SINGAPORE (ICIS)--Asia naphtha markets are softening on the back of faltering demand as the market structure flipped into a contango, with greater excess supply envisaged in the days ahead.
Naphtha’s forward intermonth spread for the second half of September and the second half of October flipped from a backwardation of $2.00/tonne to a $2.00/tonne contango, where prompt-month prices are now weaker than forward months.
A contango market typically reflects bearish market fundamentals, with spot demand for prompt cargoes tapering off amid a combination of cracker maintenance and waning consumption for gasoline-blending purposes.
This has been further exacerbated by mounting coronavirus infections across the globe that continue to dampen fuel demand as a whole.
“It is not economical [for naphtha] to be used for mogas-blending now,” said a northeast Asia-based market source.
Market expectations of potential increases in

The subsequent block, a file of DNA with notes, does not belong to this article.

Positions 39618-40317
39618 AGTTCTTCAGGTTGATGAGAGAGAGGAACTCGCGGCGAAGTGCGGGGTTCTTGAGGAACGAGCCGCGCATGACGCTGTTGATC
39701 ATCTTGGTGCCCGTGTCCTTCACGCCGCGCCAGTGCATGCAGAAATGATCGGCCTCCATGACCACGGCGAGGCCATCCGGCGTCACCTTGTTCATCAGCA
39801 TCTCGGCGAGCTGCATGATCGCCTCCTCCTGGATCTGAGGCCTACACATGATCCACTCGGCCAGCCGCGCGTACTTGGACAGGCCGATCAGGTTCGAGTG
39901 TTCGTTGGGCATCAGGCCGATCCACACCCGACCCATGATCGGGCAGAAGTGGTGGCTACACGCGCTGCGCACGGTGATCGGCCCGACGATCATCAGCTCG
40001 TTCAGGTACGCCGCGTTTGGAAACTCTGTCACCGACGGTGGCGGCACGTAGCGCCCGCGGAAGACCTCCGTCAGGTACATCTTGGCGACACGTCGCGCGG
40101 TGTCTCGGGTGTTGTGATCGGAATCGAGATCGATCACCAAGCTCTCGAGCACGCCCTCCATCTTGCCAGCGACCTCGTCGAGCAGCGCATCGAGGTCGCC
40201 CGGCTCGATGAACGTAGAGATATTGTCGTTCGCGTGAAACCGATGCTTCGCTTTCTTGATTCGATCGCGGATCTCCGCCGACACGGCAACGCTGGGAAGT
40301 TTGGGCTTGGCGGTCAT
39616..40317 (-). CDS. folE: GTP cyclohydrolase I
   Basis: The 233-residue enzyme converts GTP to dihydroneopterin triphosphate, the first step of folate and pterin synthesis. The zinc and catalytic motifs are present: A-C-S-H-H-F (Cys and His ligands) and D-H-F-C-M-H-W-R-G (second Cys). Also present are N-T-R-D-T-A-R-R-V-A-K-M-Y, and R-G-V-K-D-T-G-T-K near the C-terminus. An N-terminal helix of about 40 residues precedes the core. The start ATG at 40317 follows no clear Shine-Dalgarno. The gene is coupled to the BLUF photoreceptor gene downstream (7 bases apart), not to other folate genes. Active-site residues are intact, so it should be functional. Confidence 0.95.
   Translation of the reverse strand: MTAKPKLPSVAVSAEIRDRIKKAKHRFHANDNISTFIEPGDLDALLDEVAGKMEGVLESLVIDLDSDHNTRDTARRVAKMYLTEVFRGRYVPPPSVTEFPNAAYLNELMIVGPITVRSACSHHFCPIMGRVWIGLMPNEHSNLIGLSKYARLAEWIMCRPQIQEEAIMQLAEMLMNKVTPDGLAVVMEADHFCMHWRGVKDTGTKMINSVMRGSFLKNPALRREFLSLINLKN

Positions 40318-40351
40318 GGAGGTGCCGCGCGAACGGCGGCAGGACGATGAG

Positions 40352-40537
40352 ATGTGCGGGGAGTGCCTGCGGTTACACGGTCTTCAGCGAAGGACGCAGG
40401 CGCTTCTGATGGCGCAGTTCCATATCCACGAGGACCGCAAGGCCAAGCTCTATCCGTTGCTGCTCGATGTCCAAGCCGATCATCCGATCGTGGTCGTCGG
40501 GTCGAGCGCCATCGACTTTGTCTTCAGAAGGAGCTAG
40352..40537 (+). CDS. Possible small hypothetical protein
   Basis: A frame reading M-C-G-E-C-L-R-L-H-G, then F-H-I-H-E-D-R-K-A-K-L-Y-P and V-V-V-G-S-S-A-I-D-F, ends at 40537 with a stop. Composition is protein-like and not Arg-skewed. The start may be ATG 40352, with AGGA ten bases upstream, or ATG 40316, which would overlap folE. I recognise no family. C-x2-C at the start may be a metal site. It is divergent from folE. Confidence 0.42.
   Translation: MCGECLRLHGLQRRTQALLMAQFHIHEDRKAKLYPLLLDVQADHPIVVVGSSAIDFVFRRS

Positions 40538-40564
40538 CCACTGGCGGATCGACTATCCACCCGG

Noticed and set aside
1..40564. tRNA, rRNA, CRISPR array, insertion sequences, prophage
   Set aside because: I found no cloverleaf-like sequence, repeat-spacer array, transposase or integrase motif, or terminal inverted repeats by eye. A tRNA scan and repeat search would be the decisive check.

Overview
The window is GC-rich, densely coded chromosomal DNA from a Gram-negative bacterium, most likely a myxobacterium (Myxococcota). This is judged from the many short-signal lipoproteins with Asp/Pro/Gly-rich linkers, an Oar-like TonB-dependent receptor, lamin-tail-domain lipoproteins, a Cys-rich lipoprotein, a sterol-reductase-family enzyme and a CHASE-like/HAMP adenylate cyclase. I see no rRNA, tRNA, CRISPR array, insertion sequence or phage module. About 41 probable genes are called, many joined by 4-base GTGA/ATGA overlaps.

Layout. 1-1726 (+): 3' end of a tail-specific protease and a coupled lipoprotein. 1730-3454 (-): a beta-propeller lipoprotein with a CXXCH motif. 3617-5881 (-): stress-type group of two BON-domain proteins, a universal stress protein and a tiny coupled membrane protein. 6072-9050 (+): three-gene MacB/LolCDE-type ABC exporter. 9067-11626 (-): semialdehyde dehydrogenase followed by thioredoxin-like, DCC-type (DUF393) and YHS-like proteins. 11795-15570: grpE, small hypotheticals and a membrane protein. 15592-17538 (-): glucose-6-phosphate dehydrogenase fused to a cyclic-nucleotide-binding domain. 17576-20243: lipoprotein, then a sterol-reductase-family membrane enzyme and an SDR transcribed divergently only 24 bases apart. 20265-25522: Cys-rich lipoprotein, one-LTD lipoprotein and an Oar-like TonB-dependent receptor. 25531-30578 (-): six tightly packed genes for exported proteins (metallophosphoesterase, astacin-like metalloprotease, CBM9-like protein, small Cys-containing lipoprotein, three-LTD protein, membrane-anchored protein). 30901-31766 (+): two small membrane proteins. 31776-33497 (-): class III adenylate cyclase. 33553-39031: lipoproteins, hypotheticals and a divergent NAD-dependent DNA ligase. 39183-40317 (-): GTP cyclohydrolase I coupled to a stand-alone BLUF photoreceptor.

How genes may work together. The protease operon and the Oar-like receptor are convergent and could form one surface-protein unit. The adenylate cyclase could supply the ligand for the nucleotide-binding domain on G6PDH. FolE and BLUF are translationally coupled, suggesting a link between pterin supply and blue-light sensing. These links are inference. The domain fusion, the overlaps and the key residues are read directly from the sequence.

arbitrage flows from Europe to Asia weighed on
market sentiment, amid the west-east arbitrage
deemed workable on paper.
On the export front, India’s Mangalore Refinery and Petrochemicals Ltd (MRPL) offered through a tender a naphtha cargo for early-September loading.
Taiwan's Formosa Petrochemical (FPCC) has shut its No 3 cracker from 11 August for planned maintenance, expected to last for up to 50 days.
FPCC has skipped its buy-tender for second-half August naphtha cargoes. The firm has secured first-half September supplies and is in the market with spot requirements, albeit for second-half September delivery.
Naphtha’s crack spread, a measure of its refining margin, stood at $56.60/tonne as of 11 August, down from $62.73/tonne in the previous week and markedly lower than $82.08/tonne a month earlier.
Focus article by Melanie Wee
Photo: At a port in Tokyo, Japan. (Photo by Franck Robichon/EPA-EFE/Shutterstock)
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